There has been some confusion and misinformation circulating on social media about whether investors who use Robinhood actually own the shares they purchase through the popular trading app.
Some people have claimed that Robinhood does not give you actual ownership of your shares, and that your investments are simply held as collateral by Robinhood.
So, do you actually own your shares on Robinhood? The short answer is yes, you absolutely do.
As soon as your order is executed and your shares are purchased, you own them outright.
This is not unique to Robinhood; it is standard practice across all brokerages. When you buy a stock, you own a piece of the underlying company, and your shares are registered with the Depository Trust & Clearing Corporation (DTCC) and held in your brokerage account. The process of settling your trade, which takes two days, is the same at every brokerage, including Fidelity, TD Ameritrade, and Charles Schwab.
It’s important to note that Robinhood is not engaging in contract for difference (CFD) trading, which is a type of forex trading. Robinhood Securities is a clearing broker dealer, not a market maker, and the company doesn’t sell shares short.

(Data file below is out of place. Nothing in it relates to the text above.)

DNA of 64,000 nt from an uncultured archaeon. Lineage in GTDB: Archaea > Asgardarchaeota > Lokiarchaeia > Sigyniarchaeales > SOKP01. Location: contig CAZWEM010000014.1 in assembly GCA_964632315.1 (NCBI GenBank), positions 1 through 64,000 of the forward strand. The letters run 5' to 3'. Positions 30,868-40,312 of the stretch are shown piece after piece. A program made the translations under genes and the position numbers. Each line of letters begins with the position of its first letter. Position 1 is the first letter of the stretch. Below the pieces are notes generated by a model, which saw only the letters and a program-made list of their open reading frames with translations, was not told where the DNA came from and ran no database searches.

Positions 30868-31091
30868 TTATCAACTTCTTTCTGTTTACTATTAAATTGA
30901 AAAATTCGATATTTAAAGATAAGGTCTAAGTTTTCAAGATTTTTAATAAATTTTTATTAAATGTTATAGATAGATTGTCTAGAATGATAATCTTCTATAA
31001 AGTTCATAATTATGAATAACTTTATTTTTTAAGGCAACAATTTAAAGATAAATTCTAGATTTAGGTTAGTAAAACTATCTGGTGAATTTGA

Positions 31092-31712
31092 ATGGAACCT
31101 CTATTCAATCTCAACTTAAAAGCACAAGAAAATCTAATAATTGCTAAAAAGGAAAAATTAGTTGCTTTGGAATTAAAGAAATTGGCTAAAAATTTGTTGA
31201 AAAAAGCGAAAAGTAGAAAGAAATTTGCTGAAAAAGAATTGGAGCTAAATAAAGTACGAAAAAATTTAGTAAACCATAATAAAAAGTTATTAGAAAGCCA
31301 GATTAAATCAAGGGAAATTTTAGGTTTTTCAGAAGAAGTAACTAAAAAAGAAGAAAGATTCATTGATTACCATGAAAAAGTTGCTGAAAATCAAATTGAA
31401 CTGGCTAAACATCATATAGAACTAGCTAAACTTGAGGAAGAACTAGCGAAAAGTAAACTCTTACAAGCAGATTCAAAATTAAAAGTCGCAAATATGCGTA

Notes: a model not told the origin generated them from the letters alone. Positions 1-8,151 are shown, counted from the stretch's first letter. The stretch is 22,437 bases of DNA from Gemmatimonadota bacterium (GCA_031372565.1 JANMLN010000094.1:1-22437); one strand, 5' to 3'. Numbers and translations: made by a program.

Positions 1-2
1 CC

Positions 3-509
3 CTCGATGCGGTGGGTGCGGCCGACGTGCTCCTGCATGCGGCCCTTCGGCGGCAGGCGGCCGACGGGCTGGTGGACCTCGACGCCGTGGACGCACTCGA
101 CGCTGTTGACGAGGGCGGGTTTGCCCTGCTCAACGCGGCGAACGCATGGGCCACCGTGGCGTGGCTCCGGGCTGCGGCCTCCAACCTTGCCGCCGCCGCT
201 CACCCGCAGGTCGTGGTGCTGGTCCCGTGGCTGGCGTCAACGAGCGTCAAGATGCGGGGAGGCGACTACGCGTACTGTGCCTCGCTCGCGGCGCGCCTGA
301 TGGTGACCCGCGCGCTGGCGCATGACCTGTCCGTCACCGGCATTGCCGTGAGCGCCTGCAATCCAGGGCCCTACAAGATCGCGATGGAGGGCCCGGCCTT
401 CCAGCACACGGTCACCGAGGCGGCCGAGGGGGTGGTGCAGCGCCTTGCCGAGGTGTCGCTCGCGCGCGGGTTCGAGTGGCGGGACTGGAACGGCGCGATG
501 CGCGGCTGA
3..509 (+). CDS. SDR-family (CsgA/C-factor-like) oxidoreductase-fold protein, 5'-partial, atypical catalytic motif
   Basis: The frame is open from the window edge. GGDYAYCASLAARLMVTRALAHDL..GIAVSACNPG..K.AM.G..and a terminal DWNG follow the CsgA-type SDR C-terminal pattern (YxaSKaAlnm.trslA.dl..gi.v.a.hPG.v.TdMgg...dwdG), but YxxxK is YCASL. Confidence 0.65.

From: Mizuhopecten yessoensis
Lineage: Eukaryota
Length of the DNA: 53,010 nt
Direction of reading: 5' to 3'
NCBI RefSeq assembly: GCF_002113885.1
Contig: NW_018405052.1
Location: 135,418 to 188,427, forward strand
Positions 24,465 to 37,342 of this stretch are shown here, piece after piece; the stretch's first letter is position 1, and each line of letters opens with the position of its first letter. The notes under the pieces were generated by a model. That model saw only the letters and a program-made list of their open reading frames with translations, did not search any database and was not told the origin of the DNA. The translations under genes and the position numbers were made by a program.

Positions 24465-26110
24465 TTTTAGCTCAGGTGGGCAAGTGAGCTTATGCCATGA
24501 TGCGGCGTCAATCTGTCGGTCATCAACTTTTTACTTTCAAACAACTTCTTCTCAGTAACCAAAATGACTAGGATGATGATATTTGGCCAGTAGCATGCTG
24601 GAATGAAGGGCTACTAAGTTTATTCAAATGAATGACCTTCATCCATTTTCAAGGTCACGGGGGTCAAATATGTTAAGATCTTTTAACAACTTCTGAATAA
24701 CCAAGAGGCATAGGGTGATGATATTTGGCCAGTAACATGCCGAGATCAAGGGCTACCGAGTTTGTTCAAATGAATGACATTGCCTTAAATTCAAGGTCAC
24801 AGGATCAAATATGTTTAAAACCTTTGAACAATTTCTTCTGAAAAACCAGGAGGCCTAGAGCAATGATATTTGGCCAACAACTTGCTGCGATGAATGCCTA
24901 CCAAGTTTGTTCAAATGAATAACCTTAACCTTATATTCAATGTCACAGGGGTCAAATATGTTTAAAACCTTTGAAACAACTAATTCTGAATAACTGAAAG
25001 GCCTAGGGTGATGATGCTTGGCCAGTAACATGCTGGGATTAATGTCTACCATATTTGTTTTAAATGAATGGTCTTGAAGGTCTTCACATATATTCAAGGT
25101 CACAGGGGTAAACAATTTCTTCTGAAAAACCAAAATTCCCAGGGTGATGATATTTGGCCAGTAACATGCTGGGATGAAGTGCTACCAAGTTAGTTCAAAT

The confusion surrounding Robinhood’s handling of shares may stem from the company’s past issues with its cash management product, which was marketed as a savings account but did not have Federal Deposit Insurance Corporation (FDIC) insurance. However, Robinhood has since removed the product and clarified its policies, and the company is now working on obtaining FDIC insurance for its cash management accounts.
In short, there is no reason to believe that Robinhood is holding your investments as collateral or that you do not actually own the shares you purchase through the platform. You own the shares outright, just like you would at any other brokerage.
This article was generated using automation technology, and thoroughly edited and fact-checked by an editor on our editorial staff.